An emblematic modern dance duet, a choreography created specially for Rudolf Nureyev and Margot Fonteyn, a “ballet class” designed by Danish choreographer Harald Lander and a phantasmagorical fairy tale that initiates children into the magical world of ballet and Tchaikovsky: Four pieces presented in 19 performances with Sylvie Guillem, Akram Khan and the acclaimed Tokyo Ballet compose the “Christmas with Sylvie” program that begins on December 19 at the Athens Concert Hall and runs through December 30.
Classical form meets contemporary movement in the duet “Sacred Monsters,” which, according to its creator Akram Khan, explores “the two different manifestations of time – the horizontal, linear time of the clock, and the perpendicular, ritualistic time of the ages, of life and death.”
Diminutive Khan and swan-like Guillem transcend their physical differences to experiment with commonly held issues. In Guillem, Khan “discovered the childish curiosity that every great artist is endowed with,” the dancer-choreographer told the press in Athens earlier this week.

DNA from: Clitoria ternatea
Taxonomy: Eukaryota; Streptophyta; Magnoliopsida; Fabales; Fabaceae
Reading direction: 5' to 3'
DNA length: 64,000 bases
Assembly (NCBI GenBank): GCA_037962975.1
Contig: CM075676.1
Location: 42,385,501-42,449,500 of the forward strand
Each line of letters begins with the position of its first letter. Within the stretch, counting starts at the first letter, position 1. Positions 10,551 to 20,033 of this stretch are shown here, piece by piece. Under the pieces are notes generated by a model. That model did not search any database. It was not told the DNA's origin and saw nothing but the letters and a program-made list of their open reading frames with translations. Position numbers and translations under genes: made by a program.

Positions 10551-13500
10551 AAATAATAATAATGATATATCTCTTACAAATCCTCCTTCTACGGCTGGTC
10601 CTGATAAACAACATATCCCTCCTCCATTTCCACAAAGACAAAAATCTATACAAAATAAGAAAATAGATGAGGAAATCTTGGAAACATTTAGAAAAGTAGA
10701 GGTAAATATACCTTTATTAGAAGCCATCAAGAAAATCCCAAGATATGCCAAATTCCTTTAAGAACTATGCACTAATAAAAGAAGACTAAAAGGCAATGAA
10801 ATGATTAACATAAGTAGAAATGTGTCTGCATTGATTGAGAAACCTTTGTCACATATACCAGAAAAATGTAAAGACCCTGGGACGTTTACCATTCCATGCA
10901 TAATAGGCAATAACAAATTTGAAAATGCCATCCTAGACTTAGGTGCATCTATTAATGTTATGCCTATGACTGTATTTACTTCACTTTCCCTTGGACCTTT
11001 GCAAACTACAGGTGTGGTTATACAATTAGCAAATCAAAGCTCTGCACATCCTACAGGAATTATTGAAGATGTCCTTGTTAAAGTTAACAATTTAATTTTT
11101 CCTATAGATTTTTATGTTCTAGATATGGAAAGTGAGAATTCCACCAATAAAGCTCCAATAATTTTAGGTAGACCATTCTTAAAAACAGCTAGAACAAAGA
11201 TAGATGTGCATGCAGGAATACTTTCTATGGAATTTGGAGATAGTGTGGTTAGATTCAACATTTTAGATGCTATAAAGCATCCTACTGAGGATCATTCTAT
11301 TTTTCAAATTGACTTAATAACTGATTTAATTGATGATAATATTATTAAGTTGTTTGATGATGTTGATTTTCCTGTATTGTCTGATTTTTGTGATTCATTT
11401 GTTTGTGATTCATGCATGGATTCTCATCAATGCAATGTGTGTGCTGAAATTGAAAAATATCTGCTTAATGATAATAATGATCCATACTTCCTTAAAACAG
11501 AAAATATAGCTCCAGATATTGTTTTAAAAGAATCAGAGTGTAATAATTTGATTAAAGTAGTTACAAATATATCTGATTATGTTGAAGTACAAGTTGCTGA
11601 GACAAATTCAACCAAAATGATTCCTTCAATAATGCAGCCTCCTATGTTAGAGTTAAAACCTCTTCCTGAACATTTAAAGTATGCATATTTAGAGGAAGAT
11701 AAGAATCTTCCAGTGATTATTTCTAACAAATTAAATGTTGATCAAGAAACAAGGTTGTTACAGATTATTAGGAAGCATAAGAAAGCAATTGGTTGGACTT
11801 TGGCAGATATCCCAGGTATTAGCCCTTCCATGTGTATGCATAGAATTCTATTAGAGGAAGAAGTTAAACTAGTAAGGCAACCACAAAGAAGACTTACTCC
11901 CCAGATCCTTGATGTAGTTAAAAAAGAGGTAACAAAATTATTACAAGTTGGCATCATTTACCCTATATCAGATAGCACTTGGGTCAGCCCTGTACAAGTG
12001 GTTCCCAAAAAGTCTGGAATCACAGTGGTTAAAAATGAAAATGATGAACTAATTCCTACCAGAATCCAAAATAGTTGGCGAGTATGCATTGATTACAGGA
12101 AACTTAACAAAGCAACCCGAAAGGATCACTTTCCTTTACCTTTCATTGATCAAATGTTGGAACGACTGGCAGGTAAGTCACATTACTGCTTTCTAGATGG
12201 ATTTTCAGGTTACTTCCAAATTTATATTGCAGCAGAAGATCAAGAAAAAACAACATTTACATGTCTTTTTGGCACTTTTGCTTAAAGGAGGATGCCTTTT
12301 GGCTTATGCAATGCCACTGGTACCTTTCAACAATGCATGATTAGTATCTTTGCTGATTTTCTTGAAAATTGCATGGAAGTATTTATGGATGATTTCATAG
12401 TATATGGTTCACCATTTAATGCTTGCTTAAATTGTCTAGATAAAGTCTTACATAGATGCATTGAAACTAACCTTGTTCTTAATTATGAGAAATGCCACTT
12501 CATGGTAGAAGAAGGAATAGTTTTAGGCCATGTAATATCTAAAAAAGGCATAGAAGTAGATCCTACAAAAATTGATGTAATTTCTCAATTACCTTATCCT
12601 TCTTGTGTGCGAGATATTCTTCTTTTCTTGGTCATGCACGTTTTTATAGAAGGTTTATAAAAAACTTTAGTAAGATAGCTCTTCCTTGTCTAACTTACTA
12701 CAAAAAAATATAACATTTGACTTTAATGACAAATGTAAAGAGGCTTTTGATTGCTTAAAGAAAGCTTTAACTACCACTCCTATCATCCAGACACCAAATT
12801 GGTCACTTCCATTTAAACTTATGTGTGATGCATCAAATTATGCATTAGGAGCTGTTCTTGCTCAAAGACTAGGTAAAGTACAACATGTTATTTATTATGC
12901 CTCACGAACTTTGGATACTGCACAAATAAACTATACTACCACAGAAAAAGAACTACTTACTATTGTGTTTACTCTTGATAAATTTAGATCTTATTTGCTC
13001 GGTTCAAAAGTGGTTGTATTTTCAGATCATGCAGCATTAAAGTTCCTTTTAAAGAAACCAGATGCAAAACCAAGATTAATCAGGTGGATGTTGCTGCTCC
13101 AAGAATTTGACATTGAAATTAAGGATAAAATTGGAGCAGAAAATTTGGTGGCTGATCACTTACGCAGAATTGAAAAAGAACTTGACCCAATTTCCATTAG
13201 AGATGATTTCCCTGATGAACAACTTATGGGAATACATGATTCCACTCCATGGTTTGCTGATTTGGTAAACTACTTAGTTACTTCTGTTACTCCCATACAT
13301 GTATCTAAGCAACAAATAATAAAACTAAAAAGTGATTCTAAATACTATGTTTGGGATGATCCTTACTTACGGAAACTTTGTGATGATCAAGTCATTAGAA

“Sacred Monsters” will be performed from December 19 through Monday, December 23.
Guillem, who believes that “classical dance is where our roots lie and it is important that we don’t forget this,” will also star in a classical piece in her Athens shows. The dramatic ballet “Marguerite et Armand,” first choreographed in 1963 by Frederick Ashton to music by Franz Liszt for Nureyev and Fonteyn, was for years considered taboo for other dancers until Guillem decided to revive it, first dancing with Nicolas Le Riche and then with Massimo Murru, the primo ballerino etoile of Milan’s famed Teatro Alla Scala.
“I adore dying for love on stage,” Guillem said, adding that classical ballet is unique in the way that it expresses intense emotions and transports the audience to different worlds.
The tragic tale of Marguerite reminiscing on her love affair with Armand during her dying days is presented together with Harald Lander’s “Etudes” from December 25-30. The piece is basically a choreographed ballet lesson that begins with exercises at the bar and ends in spectacular displays of skill. It has been a part of the Tokyo Ballet’s repertoire for several years.
The final piece of the program is a modern take for children on Marius Petipa’s classic choreography for “Sleeping Beauty” by Munekata Lida. Performed mainly by young Tokyo Ballet dancers, the performance, which runs from December 25-30 in six afternoon performances, features Greek actor Renos Haralambidis in the role of narrator.
Athens Concert Hall, 1 Kokkali & Vassilissis Sofias. For tickets and more information, log on to www.megaron.gr or call 210.728.2000.